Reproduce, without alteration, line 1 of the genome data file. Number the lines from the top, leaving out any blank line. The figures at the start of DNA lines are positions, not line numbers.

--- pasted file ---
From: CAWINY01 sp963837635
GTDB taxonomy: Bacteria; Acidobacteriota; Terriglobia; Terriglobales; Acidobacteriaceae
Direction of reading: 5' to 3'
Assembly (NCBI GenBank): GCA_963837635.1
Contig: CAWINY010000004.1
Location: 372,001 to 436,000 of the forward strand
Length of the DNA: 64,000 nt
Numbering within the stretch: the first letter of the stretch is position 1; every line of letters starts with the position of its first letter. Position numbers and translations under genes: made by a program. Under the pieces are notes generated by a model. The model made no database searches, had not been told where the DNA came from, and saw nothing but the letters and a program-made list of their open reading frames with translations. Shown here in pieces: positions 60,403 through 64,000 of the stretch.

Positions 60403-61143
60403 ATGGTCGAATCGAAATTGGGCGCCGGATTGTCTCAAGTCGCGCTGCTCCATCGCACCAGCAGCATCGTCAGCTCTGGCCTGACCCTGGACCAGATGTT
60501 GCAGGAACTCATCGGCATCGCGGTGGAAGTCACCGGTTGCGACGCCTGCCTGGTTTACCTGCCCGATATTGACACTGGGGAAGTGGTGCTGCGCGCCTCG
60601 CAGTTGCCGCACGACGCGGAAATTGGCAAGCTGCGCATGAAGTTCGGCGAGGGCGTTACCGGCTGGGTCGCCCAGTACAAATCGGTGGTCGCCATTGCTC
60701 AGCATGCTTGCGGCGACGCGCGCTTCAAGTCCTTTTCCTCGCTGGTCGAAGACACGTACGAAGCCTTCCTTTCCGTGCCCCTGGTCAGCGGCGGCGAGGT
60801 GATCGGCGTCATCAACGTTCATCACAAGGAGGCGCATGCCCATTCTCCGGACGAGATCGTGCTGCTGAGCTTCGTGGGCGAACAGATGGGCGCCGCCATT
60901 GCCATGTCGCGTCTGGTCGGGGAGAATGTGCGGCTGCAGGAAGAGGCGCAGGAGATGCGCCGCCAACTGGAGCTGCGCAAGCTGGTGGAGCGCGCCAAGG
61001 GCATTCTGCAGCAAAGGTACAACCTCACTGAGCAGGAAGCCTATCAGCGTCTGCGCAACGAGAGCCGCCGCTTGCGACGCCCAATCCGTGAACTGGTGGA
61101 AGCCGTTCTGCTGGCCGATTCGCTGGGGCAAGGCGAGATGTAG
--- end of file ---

From: CAWINY01 sp963837635